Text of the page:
Camelot Education Recognizes 27 Spartan Academy Students with Perfect Attendance for October
Whether classes are taught in-person or remotely, attendance is always a priority. Showing up and putting in the hard work helps students achieve their academic and life goals. For 27 students at Camelot Education’s Spartan Academy, their perfect attendance for October earned them recognition from the school and pizza deliveries by staff members.
Johnny Patrick, director of operations and community outreach for Spartan Academy, said motivating students to achieve more is one of the hallmarks of all Camelot Education programs. Patrick said once the October attendance report showed that 27 students had perfect attendance, it felt like the right time to celebrate.
“It’s very important that we as educators and positive role models continue to be an anchor in our students’ lives,” said Patrick. “Recognizing our students’ achievements shows them that their efforts and hard work are not going unnoticed. It reassures them that, no matter where we are, we will always be there to support them and cheer them across that finish line.”
Patrick also remarked that Spartan’s teachers and support staff conduct ongoing home visits to help students remain motivated, engaged, and connected to school during times of remote learning.
“Our school is a safe haven for our kids and even though the building is closed, that sense of us being a solid rock for them is important,” Patrick said. “They’re happy to see us when they log in (to remote classes) for the day. Home visits reinforce the knowledge that whether in-person or remote, Spartan Academy is here for them.”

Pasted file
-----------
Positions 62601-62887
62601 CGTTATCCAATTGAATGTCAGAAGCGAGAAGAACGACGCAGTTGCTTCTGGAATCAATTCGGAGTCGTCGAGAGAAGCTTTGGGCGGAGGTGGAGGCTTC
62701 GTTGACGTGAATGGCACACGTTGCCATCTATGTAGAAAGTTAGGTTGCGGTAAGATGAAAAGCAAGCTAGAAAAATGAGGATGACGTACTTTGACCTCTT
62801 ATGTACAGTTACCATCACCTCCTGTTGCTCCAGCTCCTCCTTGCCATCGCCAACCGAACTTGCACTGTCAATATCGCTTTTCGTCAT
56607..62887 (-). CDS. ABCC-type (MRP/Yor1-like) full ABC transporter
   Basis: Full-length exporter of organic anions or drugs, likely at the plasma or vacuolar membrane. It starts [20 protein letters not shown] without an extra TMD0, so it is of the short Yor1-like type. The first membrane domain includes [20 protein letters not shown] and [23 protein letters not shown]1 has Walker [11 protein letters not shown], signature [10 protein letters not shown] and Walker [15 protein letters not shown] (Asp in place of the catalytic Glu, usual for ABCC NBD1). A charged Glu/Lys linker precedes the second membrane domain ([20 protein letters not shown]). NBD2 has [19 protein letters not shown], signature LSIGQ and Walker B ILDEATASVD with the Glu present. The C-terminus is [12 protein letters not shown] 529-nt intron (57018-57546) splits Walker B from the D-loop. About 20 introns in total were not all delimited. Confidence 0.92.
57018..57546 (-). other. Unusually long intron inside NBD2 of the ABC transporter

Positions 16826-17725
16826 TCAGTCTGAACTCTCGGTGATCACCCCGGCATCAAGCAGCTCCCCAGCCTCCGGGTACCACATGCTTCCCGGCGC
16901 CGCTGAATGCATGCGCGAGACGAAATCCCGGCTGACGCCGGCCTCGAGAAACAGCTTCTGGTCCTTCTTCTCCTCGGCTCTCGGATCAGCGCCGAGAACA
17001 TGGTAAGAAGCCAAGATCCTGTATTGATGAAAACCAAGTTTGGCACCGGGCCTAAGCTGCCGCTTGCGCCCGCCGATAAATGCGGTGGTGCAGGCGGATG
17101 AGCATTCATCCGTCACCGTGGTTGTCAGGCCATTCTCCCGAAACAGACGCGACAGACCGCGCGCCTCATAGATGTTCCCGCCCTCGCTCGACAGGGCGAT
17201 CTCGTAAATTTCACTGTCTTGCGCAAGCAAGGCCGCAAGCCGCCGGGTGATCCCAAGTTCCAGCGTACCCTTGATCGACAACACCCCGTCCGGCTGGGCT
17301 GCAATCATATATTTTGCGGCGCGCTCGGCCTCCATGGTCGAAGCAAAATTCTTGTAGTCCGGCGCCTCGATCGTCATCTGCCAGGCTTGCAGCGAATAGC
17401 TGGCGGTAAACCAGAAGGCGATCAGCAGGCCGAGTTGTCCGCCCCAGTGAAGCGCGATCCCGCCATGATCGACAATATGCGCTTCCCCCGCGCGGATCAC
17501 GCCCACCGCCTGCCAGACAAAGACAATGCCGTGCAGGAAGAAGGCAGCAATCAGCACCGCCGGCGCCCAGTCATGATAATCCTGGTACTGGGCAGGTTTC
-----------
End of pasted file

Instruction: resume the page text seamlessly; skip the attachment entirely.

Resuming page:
Camelot Education’s Spartan Academy is a transitional program in partnership with Richmond Public Schools (RPS) in Virginia. Spartan Academy serves RPS high school students who were referred by the district for significant behavioral challenges and often risk not matriculating, or not graduating on time or at all.
Spartan Academy teachers are very busy keeping students engaged and on track.
According to Andrea Jewett, director of education at Spartan Academy, educators are utilizing a variety of digital tools throughout the lesson such as Kahoots, Padlet, Nearpod and Pear Deck. Along with slideshows and videos from YouTube, National Geographic and others, teachers are able to effectively engage students in their lessons.
“In addition to utilizing these apps, teachers are engaging students in conversation and drawing them into the lessons by ‘dissolving the screen’ and making students feel like things are as normal as they can be,” Jewett said.
“Dissolving the screen” is a term used to describe one of the essential tools educators are now extensively using to heighten students’ awareness of the back-and-forth exchange that still exists between their teacher and themselves.
“In terms of keeping students motivated, the simplest approaches have been the most impactful,” Jewett said. “Personal communication through phone calls, texts and emails are made every day to check in on students. Teachers capitalize on the student’s strengths while in the virtual lessons, allowing them to share their screen and lead the class discussion, complete a Google form and share responses — teachers let students know that they are learning ‘all of the tech stuff’ right along with them and they aren’t in it alone.”
One of the students with perfect attendance, freshman Jynya Pryor, said learning virtually has worked for her.
“It was more of a challenge at first but now I see it as waking up to success,” Pryor said. “Every single teacher has been so supportive.”
For Pryor, the connection between showing up and achieving goals is natural, and has led to broader career goals. “There is a lot of hard work that you have to put into it,” she added. “When I started seeing how supportive my teachers and fellow students were, I really came around. I’m thinking that maybe I could have a career in the environmental sciences, developing sustainable resources and fighting climate change.”